Chronic City by Jonathan Lethem
reviewed by Courtney
Like his previous work, Jonathan Lethem's Chronic City is in large part a love letter to New York City. In this latest novel, however, Lethem has abandoned the Brooklyn of Fortress of Solitude and Motherless Brooklyn to focus on upper Manhattan. As the narrative follows Chase Insteadman, a retired child actor and his peculiar group of friends through their daily lives, Lethem seamlessly incorporates elements of magical realism into the New York setting, creating a vision of an alternate city that is compelling and uncomfortably familiar.
Chronic City is mostly narrated in the first person by Chase, the former child star of a popular sitcom, now most famous for his social life and ongoing engagement to Janice Trumbull, a beautiful astronaut tragically stranded in space. The grandiosity of his romance, catalogued exhaustively by the press, is at odds with his largely uneventful day-to-day life, and as Chase details his growing friendship with Perkus Tooth, an eccentric cultural critic, his former priorities begin to fade into the background.
The narrative is entirely character driven, and much of the first part of the novel details the rambling, obsessive, and occasionally paranoid monologues that Perkus delivers on popular culture and politics as the two characters consume copious amounts of caffeine, hamburgers, and marijuana. As Chase encounters the bizarre array of characters that make up Perkus' social circle, Perkus' obsessions become his own, their theories supported by an inexplicable series of seemingly unrelated events. An escaped tiger is terrorizing the upper east side, nesting eagles have driven friend and city official Richard Abneg from his apartment, lower Manhattan is entirely engulfed in a heavy grey fog, there is a great deal of confusion as to whether Marlon Brando is alive or dead, everyone is inexplicably obsessed with a mysterious and beautiful type of pottery called chaldrons, and Chase has no memory of his fiancé outside of tragic letters he receives from space.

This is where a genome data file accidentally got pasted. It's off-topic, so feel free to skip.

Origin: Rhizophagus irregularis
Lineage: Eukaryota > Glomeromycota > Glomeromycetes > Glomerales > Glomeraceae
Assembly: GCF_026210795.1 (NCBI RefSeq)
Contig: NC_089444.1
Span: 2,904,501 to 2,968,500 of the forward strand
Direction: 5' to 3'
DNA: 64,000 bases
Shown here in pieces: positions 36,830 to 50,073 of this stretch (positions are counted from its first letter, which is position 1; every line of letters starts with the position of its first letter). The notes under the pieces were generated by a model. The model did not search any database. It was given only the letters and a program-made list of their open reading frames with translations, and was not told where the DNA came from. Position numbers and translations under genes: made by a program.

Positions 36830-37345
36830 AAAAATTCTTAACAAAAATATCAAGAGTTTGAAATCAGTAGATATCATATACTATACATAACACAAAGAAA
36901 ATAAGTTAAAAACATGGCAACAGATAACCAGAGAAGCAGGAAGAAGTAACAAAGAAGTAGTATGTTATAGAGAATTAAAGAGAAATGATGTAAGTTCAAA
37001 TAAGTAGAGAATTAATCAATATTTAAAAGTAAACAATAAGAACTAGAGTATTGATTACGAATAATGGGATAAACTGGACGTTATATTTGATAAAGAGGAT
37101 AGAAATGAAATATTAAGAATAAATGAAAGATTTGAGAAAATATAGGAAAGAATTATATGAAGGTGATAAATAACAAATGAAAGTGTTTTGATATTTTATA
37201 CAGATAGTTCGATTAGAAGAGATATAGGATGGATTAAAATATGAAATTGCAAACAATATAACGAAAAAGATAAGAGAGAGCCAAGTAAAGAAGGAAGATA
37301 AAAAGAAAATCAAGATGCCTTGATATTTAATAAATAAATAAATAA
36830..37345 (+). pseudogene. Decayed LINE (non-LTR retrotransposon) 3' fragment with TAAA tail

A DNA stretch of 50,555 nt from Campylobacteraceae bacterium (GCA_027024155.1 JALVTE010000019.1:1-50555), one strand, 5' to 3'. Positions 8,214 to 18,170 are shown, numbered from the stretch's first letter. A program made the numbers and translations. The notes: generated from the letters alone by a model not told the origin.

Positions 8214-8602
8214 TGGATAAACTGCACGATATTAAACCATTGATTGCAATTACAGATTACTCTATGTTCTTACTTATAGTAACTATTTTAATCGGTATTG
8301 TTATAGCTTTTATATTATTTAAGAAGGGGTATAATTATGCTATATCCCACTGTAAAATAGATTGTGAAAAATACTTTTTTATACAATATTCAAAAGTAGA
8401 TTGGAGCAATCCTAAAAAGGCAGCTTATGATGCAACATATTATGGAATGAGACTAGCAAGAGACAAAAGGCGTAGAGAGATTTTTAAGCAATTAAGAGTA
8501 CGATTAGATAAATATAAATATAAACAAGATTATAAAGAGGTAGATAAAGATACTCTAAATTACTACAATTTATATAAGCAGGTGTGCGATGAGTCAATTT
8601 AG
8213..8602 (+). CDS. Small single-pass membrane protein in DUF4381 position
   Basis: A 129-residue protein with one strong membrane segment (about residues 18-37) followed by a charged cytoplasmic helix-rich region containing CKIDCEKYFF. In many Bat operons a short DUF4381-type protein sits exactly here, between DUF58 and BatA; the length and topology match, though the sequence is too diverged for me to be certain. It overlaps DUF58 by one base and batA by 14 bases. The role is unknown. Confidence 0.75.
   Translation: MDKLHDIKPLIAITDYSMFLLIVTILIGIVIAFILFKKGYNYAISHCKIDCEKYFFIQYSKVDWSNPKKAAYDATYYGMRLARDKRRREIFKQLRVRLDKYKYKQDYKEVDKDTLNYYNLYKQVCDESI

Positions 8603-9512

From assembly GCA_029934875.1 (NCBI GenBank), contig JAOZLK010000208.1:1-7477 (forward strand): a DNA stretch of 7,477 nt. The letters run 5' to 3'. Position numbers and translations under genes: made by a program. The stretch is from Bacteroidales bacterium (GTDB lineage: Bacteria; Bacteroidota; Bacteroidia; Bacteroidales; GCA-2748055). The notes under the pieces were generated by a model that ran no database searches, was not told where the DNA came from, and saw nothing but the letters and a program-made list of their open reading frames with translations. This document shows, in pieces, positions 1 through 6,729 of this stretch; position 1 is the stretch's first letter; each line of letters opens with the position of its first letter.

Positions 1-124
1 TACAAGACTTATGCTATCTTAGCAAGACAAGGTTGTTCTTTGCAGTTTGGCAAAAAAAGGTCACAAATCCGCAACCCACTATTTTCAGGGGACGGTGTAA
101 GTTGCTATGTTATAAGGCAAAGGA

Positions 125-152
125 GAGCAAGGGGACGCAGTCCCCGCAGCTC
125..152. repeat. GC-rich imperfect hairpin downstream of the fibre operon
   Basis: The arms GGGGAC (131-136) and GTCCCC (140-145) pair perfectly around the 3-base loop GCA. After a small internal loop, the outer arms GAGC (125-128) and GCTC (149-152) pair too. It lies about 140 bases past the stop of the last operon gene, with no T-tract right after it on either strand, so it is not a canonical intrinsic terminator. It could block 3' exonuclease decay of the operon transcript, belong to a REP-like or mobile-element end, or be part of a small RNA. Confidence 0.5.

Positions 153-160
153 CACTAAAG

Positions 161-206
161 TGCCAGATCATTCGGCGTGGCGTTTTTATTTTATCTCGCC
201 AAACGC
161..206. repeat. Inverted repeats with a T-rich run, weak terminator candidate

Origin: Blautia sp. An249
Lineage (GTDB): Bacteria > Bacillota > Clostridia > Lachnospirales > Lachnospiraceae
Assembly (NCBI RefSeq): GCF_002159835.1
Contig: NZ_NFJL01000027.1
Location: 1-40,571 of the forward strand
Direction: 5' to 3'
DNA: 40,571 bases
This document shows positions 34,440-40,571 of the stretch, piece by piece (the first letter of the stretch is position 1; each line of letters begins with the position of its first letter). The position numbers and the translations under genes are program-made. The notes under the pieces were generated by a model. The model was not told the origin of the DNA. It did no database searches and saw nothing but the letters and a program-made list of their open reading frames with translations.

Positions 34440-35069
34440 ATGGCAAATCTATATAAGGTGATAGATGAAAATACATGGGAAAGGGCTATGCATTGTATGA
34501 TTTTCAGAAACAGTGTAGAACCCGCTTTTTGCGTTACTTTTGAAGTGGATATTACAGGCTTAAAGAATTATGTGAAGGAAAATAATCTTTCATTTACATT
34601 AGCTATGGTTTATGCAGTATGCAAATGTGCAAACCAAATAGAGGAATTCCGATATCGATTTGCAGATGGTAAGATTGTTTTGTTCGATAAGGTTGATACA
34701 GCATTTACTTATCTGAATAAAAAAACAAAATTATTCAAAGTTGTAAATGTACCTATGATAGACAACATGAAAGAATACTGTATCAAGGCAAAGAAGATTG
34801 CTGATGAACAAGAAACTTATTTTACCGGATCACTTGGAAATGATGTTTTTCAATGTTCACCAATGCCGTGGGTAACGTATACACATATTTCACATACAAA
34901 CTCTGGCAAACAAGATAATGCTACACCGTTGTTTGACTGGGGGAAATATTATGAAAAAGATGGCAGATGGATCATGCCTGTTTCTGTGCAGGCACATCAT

Lethem's New York is convincingly constructed, and as the reader is drawn in to the narrative, it is hard not to be as seduced by conspiracy theories as the characters themselves. Lethem has captured that elusive feeling of being perched on the verge of a momentous discovery only to watch it slip away, revealed as not only insignificant, but actually nonexistent. It is easy to get swept up in Lethem's world, and the hyper-realism of Chase's daily experiences and encounters acts to accentuate the elements of surrealism in the text. Through the eyes of Perkus even these inexplicable events are rooted in the familiar mechanisms of modernity and corruption, and it is tempting to draw similar connections between Lethem's world and our own.
Like Motherless Brooklyn, Chronic City's narrative suggests a plot revelation more significant that it contains, but this let down mirrors the trajectory of the countless conspiracy theories the characters pursue through the text, and ultimately the experience of the search for a unifying answer is shown to be far more significant than any larger truth that may or may not exist. Lethem is a talented and uniquely obsessive writer, and his prose is both beautiful and witty. Though Chronic City is quite long (480 pages), it is a surprisingly fast, and extremely fun read.Posted by at June 21, 2011 02:18 PM